I’ve been promising that I’d give an update on the Chromebook challenge that I undertook a while ago, but one thing and another have meant that I haven’t really had enough time to do it. But, finally, here it is. Continue reading
As the first post about my Chromebook challenge experience, I thought I’d take a look at what Chromebooks are actually like to use, from the perspective of a Mac user. The model that I’m using is the Samsung Series 5, and I’ve actually had it for a few months. When we were burgled earlier in the year, rather than replace my beloved stolen MacBook Air 11in, I decided to spend a whole lot less money on something that filled the same need for a small, reasonably light, “throw in your bag” occasional computer. I was also, of course, curious about ChromeOS and decided that I needed to know more about it.
While the Chromebook hasn’t been in use as my main machine, I’ve used it enough over the past few months to get an idea of its strengths and weaknesses, so it seems like a good place to start to talk about them. Continue reading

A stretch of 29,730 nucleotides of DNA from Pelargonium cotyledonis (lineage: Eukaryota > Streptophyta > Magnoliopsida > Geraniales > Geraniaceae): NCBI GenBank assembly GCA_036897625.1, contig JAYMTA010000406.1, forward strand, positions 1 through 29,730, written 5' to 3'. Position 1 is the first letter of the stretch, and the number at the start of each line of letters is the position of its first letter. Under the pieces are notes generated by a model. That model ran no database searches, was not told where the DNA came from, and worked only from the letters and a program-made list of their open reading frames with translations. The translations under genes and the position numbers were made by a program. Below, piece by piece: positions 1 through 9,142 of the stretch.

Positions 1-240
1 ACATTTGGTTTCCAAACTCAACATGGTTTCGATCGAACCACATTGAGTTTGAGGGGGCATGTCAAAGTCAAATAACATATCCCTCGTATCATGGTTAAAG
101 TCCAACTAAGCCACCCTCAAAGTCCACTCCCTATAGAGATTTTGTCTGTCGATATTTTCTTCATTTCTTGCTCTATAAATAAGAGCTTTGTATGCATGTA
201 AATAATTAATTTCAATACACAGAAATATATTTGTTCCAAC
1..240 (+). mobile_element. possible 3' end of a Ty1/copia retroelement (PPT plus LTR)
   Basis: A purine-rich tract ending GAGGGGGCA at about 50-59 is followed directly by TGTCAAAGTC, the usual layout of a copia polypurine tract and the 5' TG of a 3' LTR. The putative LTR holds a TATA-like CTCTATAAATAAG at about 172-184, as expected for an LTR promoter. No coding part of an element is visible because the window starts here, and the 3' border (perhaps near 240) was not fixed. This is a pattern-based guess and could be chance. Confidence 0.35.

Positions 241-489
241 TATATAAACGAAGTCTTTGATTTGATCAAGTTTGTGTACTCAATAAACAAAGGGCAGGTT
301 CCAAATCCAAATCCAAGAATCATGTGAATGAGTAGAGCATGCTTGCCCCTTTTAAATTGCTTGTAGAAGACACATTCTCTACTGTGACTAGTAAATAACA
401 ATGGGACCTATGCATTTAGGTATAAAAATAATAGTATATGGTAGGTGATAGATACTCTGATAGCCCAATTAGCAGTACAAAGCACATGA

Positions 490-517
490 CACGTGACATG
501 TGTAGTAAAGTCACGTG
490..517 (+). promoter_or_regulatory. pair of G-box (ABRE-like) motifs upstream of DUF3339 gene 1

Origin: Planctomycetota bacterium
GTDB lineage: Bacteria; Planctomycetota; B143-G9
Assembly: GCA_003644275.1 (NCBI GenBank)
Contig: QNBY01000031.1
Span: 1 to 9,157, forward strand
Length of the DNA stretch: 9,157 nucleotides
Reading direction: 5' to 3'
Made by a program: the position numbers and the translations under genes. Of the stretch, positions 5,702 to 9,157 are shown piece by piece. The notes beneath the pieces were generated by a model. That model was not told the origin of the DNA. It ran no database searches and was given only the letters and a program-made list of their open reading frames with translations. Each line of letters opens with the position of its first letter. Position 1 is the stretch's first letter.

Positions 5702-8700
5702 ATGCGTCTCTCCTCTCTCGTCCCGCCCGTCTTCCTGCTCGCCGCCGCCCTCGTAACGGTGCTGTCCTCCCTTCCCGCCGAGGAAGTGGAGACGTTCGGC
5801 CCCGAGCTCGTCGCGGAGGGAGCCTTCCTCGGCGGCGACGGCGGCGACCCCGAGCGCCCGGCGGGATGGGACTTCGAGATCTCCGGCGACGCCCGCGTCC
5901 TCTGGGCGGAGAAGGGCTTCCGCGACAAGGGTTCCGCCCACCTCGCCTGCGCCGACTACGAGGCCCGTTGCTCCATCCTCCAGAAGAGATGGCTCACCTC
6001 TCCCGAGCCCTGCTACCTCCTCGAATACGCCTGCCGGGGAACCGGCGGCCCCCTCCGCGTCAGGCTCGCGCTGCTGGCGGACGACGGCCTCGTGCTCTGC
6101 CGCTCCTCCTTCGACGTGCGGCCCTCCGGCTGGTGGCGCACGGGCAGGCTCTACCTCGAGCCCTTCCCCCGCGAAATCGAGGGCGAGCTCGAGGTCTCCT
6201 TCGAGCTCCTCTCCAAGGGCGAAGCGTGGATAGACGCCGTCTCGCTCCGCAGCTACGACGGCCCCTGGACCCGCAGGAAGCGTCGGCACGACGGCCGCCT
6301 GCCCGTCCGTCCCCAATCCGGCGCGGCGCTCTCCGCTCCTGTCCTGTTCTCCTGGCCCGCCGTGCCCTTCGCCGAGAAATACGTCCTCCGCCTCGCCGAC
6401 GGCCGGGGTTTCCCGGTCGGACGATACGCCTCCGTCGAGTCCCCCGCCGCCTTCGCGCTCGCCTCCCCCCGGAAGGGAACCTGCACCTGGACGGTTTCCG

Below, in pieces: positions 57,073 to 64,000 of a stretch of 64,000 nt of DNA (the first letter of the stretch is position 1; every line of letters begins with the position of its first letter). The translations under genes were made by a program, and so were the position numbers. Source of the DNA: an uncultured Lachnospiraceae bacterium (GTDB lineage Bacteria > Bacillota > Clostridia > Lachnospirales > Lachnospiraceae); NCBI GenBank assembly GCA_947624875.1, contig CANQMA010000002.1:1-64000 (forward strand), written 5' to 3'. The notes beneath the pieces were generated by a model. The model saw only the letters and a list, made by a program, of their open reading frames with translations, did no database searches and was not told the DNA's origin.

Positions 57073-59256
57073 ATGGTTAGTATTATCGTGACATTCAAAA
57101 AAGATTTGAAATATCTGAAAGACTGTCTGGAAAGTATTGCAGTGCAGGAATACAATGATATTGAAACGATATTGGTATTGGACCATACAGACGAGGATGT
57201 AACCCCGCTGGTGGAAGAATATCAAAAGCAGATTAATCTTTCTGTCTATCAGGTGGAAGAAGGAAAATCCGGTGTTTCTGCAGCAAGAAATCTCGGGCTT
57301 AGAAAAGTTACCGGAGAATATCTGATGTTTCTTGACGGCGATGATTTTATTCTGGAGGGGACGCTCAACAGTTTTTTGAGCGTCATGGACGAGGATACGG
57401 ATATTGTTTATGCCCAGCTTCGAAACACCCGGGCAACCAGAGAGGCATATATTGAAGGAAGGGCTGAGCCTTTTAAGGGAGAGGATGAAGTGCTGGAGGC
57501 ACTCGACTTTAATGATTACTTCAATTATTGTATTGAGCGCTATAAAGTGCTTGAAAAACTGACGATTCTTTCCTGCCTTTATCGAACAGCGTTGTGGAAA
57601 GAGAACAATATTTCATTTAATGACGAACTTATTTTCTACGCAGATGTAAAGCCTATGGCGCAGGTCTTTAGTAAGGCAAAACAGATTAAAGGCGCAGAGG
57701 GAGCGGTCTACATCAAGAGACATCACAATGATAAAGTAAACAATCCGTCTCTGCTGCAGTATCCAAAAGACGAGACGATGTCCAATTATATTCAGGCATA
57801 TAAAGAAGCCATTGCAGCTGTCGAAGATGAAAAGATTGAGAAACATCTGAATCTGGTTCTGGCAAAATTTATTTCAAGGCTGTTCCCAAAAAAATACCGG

A while ago, I wrote a column for Tap on the differences between Apple and Google’s vision of “the cloud”, and (perhaps unsurprisingly) came down hard on the side of Apple’s. iCloud, as I saw it, was very much the more user-centred version.
The iPad and Chromebook represent two different views of the future of cloud computing. In one – the Chromebook – the applications as well as the data live in the cloud. In the other – the iPad – applications remain firmly on the desktop (or mobile), while the data floats wherever it needs to go.
Jason Perlow asks a pertinent question:
It’s important to note that if we had the Chrome browser on an Android tablet, why would we want a Chromebook? For the price of a Chromebook you could pick up an Android tablet with a keyboard that connects via dock or bluetooth. You would have the same functionality, plus the added capabilities of Android.
You would also have something running on a massively-less secure operating system, which is currently a prime target for malware authors.
I’m currently using a Chromebook as my main mobile machine, having had my beloved MacBook Air stolen. Using one is a culture shock, and it’s a profoundly different view of the world. But I’d much rather have it than a crappy Android tablet and some kind of hokey docking station (the keyboard on the Samsung is lovely).